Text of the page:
Of course not. Consciously, I know this.
I still hesitate, so I dig a little deeper. I realize that there is a part of me that knows my idealism isn’t shared (yet!) by all those I love. So, I am concerned about how to live out this philosophy of mine. I can make things. I can offer skills. I reflect on the idea that I want to give them things they will appreciate, and my concern is for those who still seem caught up in the consumerism of the old paradigm. How do I find the right gift for them, and still remain true to this shift within me?
At some point, even if it is just for materials, I will need to go out and purchase some things.
In a capitalist society, your money is your sphere of influence
An awful lot of businesses have recently had their leadership say and do things with which I disagree strongly. They have the right to freedom of speech, and I would never want to take that away from them. On the other hand, I too have freedoms. If they are going to do things I perceive to be against my personal ethics, I don’t have to support them and their business by shopping there. This concept of the ethical shopper is one that I have seen popping up all over the place.
Thanks to various boycott movements, consumers are discovering how powerful their shopping habits truly are. If a boycott can influence behavior, then I have the power to bestow my vote of confidence upon any business, simply by shopping there. Realizing this, and wanting to change how businesses are run, I know there are some behaviors I want to reward and others I don’t. Companies that treat their employees like more than just a resource to be used and discarded need to be encouraged. Those that want to act ethically, do minimal damage to the environment, support their local communities and are responsive to the impacts their decisions make in the world – those businesses deserve my support. On the other hand, those who don’t do these things need to be sent to the time out corner. There are only two practical ways to express my disapproval: one is to write them a letter (and yes, I frequently do this), and the other is to simply refuse to give them any of my money.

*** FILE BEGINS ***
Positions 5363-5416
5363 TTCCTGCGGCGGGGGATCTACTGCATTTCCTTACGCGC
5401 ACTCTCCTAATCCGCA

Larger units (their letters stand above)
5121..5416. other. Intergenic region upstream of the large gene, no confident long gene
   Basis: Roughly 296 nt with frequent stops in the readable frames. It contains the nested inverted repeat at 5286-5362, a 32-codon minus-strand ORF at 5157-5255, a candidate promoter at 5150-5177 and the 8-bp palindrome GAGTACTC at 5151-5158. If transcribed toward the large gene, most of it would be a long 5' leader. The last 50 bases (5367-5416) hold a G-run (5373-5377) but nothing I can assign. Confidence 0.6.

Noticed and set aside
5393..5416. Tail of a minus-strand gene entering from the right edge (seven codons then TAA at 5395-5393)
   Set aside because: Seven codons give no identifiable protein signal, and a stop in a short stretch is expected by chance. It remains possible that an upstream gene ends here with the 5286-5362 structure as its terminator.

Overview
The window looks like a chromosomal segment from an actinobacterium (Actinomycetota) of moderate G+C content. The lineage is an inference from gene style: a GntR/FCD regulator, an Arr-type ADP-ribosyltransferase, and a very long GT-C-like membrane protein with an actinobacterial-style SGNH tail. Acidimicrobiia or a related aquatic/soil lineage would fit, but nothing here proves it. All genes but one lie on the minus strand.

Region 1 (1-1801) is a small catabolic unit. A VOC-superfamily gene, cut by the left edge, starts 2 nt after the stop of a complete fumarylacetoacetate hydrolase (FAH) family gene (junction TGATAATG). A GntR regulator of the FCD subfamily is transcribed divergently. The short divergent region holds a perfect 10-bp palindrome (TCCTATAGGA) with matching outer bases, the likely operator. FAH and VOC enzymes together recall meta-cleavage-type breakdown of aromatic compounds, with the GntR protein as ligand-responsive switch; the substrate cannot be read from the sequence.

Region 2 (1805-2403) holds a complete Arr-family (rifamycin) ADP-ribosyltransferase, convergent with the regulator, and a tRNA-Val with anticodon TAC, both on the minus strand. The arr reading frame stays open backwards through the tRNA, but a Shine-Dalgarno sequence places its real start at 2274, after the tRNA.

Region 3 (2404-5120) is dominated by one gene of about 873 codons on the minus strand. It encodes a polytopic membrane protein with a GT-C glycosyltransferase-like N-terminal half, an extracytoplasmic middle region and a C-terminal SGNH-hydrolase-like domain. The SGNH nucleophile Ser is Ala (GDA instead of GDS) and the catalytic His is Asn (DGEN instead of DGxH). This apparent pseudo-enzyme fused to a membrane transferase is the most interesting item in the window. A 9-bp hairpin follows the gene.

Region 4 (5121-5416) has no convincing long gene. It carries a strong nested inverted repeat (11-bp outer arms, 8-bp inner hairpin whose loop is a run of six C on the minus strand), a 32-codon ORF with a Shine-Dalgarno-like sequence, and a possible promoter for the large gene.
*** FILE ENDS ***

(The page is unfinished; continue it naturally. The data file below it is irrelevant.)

This is how any of us can influence the ethics of capitalism. In retail, the people’s mandate is defined in profits. If a company is profitable, they think that we are OK with how they do business. We each have the power to influence that bottom line of profitability with every purchase we make. Frankly, as we awaken into our personal power I believe we will be seeing this trend continue to grow.
I am looking forward to this year’s gift giving, partly because I plan on being extra creative about it. I do admit, however, that trying to determine where a company falls on my naughty or nice list could be a lot of work. I wonder if there is an app for that? Imagine something that gives every store a score based on how they treat their employees, the environment, and their community. Maybe with links to more info if it is available. Too bad I am not a developer. Anyone out there want to take this on? 🙂